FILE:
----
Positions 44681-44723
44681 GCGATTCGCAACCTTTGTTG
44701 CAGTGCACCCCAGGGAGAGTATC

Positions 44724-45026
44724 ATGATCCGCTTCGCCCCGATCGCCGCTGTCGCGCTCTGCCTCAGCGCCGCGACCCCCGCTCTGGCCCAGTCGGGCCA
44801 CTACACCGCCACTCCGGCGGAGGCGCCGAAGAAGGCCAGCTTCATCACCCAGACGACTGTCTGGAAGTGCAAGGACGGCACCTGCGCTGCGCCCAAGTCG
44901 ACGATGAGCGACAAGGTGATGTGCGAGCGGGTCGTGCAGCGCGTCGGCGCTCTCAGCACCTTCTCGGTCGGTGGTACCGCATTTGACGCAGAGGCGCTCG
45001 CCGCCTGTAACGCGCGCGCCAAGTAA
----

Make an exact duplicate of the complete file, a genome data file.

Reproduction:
Positions 44681-44723
44681 GCGATTCGCAACCTTTGTTG
44701 CAGTGCACCCCAGGGAGAGTATC

Positions 44724-45026
44724 ATGATCCGCTTCGCCCCGATCGCCGCTGTCGCGCTCTGCCTCAGCGCCGCGACCCCCGCTCTGGCCCAGTCGGGCCA
44801 CTACACCGCCACTCCGGCGGAGGCGCCGAAGAAGGCCAGCTTCATCACCCAGACGACTGTCTGGAAGTGCAAGGACGGCACCTGCGCTGCGCCCAAGTCG
44901 ACGATGAGCGACAAGGTGATGTGCGAGCGGGTCGTGCAGCGCGTCGGCGCTCTCAGCACCTTCTCGGTCGGTGGTACCGCATTTGACGCAGAGGCGCTCG
45001 CCGCCTGTAACGCGCGCGCCAAGTAA